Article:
I’m fine with planning my meals. I’ve been doing that for the past year in my quest to lose weight.

The author of the books suggested humans were primarily designed for a plant-based diet. Even our parents and grandparents don’t eat as much meat as we do today (because of economic reasons).

Health Benefits

The first health benefit will be lowering my risk for cardiovascular disease (which is a risk I inherited from my ancestors).

This will come from lower consumption of fat and increased consumption of fibre.

Vegetarians are also supposed to feel less lethargic and less constipated.

Second benefit is reducing the risk of cancer.

Third benefit is reduced exposure to diseases (refer next section).

Animal Diseases

Come to think of it, almost every type of livestock animal has had some form of epidemic in the past few years.

Mad cow disease (BSE), scrapie, swine flu, avian flu.

The question is, have these diseases jumped from animals to humans? Another question is, how long can these diseases lie dormant in humans before showing symptoms?

It’s not only about us eating meat, but even what the animals eat. I’m not sure if this is still practiced today, but diseased animals used to be ground up and recycled as feed for other animals.

I am also reminded of the growth hormones and antibiotics fed to the animals to increase profits.

How Animals Are Raised and Killed

I used to think animals are bred by allowing them to freely mingle around, fall in love and then have babies.

But did you know, they are forced to become pregnant? Check out this slideshow.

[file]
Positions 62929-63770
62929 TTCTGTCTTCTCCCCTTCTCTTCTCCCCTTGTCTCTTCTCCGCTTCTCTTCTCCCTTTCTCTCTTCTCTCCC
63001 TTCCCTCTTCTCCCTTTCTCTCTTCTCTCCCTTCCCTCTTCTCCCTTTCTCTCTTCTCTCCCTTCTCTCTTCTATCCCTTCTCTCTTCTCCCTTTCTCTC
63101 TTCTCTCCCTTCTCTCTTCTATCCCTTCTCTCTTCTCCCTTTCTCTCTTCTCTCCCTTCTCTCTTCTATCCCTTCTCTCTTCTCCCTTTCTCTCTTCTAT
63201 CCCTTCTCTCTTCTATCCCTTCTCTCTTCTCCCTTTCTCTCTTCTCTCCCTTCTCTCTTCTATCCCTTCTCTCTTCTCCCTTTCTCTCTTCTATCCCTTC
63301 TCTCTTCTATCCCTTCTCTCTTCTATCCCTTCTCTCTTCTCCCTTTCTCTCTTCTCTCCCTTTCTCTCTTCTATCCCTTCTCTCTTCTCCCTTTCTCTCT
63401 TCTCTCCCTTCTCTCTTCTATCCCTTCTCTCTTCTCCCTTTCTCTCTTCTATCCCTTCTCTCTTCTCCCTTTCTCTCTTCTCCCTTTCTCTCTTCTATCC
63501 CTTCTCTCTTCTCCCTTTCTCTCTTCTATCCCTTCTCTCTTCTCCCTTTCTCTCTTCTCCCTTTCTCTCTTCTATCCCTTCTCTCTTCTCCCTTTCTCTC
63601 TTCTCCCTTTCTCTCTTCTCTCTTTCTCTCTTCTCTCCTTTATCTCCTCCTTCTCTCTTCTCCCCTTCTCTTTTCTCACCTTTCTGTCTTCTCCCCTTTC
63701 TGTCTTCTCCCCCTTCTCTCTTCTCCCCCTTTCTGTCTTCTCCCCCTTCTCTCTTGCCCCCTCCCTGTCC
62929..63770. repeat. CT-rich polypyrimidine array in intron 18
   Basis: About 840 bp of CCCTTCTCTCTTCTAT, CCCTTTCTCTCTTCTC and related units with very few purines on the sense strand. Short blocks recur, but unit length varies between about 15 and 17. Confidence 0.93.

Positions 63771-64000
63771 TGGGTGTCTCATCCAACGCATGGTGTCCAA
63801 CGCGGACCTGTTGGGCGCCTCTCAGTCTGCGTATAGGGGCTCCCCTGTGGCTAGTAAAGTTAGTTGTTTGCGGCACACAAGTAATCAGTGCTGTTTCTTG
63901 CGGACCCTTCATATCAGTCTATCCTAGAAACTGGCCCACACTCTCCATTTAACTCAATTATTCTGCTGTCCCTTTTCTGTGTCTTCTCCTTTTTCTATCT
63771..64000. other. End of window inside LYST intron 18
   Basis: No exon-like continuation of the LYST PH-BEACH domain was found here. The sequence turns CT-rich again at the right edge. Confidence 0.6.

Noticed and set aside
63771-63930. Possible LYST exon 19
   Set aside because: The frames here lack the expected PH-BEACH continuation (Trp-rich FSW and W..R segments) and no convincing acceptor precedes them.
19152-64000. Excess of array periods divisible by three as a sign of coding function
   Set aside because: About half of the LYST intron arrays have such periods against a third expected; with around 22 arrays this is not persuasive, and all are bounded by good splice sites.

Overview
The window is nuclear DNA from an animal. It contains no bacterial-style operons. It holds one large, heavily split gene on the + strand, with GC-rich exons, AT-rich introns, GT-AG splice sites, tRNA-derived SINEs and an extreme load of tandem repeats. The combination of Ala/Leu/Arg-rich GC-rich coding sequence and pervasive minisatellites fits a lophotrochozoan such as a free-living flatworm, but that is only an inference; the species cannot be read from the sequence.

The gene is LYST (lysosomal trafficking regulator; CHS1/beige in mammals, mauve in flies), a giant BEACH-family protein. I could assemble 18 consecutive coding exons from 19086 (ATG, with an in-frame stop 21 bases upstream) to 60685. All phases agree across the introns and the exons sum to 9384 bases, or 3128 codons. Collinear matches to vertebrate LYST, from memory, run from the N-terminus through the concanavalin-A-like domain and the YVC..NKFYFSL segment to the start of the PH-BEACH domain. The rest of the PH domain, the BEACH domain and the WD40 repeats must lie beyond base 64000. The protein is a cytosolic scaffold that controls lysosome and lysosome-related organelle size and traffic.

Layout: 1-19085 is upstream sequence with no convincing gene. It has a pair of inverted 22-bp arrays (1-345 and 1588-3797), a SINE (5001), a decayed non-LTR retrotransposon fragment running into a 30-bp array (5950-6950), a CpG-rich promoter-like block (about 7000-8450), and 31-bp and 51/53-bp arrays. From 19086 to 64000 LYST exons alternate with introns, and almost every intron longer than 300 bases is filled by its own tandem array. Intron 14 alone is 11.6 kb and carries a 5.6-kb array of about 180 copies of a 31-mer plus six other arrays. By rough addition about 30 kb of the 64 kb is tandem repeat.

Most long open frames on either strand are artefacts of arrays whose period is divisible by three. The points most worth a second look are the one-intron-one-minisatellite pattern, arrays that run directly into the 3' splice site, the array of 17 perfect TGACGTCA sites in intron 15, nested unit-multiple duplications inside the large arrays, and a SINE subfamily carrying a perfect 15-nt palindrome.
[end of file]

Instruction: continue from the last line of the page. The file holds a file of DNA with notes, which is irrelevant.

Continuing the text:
Then there is the issue of slaughtering animals. There is a debate on whether animals have feelings like humans do. Many vegetarians are animal lovers who can’t bear to see an animal die.

Personally I don’t feel so strongly about this, but it’s still hard to support some of the practices.

How I Will Do It

One step at a time, slowly reducing until it becomes a way of life.

Again I’m going to stress I’m not going to be religious about it. I suspect as I get used to it, it will get easier.

Believe it or not, I feel sad when I imagine never eating another bite of KFC again. And no more bak kut teh. Or satay. OK I better stop before I change my mind.

It won’t be an impossible task. After all, our Asian cuisine has a lot of vegetarian options. I am especially fond of Indian vegetarian food.

I may fail totally and abandon the idea one day, but even then I don’t think I will eat as much meat as I did before.

This Is My Feeling

I’m not trying to force anyone of you to change. I am not saying I am better. I’m not even sure I can succeed.

I’m just trying to give my family and myself the best quality of life, at the same time trying to persuade Poey Chin and the kids to do this together with me.

This is the stage of my life where I start to think of the kind of life I leave behind for my children.

I know plants are not immune to chemicals and contamination risks too, so we will have to be more selective of the plants we buy and maybe get a “vege-washer”.

My only request is for you to understand why I’m doing this.

 

Photo by: Zsuzsanna Kilian